Eating is serious business. We spend approximately six years of our life eating. Now in a busier more mobile America, much of that eating occurs outside the home.
Which brings us to the savory fact there are more than 7000 restaurants in the Chicago area, serving tens of thousands of meals every day, from our culture's three largest menus. First, our standard neighborhood menu featuring the dependable chicken, turkey, hamburger, and apple pie litany some say is sent out weekly from a central kitchen in Greece. Second, our favorite ethnic menu featuring the usual Italian antipasti, menastroni, pasta, pollo, and cannoli. Third, our popular order-out Chinese menu featuring the usual egg rolls, chicken, pork, fried rice, and fortune cookies.
Be assured, this daily epiphany of restaurant meals continues to this day. However, there is a glitch of sorts, at least as some of us see it.
In recent years, Chicago's classic Italian Trattorias [serving simple meals] have been closing like El Bianco on the south side, Como Inn on the west side, and Monastero on the north side. In their place, haute cusine Italian Restorantes [serving high end meals] are cropping up. And while they have every gastronomical right to do so, those of us whose mothers and grandmothers made authentic Trattoria meals at home are a tad troubled.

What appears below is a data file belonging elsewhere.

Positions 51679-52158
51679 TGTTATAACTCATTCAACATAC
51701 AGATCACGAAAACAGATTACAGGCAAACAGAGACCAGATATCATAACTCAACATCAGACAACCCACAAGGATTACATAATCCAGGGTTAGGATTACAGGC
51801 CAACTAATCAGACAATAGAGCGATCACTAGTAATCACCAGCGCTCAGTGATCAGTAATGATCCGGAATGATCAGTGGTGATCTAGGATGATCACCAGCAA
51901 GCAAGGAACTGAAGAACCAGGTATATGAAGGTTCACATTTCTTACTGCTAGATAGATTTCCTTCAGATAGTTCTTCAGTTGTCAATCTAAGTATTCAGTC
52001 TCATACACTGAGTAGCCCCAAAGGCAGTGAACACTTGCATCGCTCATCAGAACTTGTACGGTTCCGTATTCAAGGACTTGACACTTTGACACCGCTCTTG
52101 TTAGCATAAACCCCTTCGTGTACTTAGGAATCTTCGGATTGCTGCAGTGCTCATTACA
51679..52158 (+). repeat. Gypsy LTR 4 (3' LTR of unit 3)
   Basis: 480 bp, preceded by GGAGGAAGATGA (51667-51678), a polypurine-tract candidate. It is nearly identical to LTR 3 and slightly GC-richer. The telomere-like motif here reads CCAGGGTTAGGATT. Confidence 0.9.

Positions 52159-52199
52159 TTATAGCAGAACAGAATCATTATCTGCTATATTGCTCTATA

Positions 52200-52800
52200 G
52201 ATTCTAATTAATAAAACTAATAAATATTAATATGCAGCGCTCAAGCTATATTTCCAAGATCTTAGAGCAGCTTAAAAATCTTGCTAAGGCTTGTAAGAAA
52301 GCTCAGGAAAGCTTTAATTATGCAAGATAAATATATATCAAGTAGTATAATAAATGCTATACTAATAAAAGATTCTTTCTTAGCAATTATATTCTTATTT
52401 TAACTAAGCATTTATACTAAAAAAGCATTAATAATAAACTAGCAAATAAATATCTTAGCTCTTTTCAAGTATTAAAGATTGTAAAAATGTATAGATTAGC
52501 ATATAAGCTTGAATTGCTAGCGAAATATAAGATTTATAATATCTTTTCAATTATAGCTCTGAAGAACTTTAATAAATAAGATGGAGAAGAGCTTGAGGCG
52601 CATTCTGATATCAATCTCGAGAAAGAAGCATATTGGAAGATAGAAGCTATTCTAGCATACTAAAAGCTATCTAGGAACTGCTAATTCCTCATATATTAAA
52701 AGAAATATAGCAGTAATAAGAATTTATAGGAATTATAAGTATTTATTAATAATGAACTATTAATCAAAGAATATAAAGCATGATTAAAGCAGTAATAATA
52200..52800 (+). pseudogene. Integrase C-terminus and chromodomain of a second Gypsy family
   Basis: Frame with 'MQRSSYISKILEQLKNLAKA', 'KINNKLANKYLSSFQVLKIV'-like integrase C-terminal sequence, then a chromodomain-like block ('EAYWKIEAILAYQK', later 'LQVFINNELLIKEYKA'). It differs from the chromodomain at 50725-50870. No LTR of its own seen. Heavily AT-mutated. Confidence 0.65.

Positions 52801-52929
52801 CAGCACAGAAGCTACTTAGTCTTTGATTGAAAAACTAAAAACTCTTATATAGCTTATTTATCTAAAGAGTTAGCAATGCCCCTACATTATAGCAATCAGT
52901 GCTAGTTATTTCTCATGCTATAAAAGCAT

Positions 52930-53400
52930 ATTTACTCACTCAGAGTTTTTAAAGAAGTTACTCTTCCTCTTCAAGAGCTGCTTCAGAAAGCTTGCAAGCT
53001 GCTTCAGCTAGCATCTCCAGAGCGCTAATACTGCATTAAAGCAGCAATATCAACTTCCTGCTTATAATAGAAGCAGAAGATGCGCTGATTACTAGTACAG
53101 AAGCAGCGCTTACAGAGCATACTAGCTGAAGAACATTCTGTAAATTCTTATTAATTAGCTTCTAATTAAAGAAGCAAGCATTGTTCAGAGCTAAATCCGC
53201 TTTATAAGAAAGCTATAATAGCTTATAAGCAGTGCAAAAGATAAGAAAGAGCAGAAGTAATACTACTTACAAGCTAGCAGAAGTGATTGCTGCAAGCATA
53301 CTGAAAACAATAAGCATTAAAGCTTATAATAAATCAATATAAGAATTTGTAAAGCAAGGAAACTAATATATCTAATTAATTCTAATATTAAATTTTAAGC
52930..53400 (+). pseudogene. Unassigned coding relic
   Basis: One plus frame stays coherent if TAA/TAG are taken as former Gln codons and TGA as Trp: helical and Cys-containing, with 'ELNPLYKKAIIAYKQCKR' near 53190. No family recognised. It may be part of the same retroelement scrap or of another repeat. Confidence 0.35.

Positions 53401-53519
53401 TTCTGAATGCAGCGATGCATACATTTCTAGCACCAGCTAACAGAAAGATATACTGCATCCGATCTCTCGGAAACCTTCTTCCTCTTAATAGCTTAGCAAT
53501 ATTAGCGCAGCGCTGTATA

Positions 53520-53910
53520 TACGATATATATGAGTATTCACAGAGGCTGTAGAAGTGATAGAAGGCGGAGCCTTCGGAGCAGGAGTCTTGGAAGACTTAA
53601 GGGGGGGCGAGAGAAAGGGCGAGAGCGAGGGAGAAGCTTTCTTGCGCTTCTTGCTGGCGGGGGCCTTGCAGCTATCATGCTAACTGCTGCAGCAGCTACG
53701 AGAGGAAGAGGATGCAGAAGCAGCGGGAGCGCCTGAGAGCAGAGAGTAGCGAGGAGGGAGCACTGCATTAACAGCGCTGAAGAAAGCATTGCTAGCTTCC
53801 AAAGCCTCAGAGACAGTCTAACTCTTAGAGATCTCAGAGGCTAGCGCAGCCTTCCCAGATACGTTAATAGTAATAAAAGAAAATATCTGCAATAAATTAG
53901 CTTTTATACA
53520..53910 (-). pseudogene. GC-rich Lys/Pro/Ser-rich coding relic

So consider this our Caveat Emptor.
Beware of elegant restaurateurs strutting as Italian Chefs, when what is really needed are a few more authentic Italian Cooks. Cooks like Mom and Gram. Cooks who couldn't spell the items on the pricey downtown menus, because they were too busy making not spelling great recipes. One troubling example --- today's elegant Italian eateries love to serve Polenta's and Fritatta's as if they were delicacies worth the price tags, when we all know Mom and Gram served these from yesterday's leftovers. Come on guys, a little candor!
Something else that troubles our kitchen memories. Like many Italian-Americans, we remember our meals as bounteous enough to actually see and smell and touch on our platters. Not cutesy morsels of unknown fish or meat, hiding ever so daintily under some pretentious green stuff topped with a magnificently inedible sauce. I know, I know, it's called Haute Cusine; but lets be serious. What these places give you is about the size they serve in hospitals. Cutsey is just not Italian...!
What then is to be done about Chicago's latest obsession with pretension? Here's a thought. If Mom and Gram aren't there to make it, skip the cutesy for the cozy. Skip the Restorante Haute Cusine for a booth in your local Tratorria. They're family. In America, we're all family.
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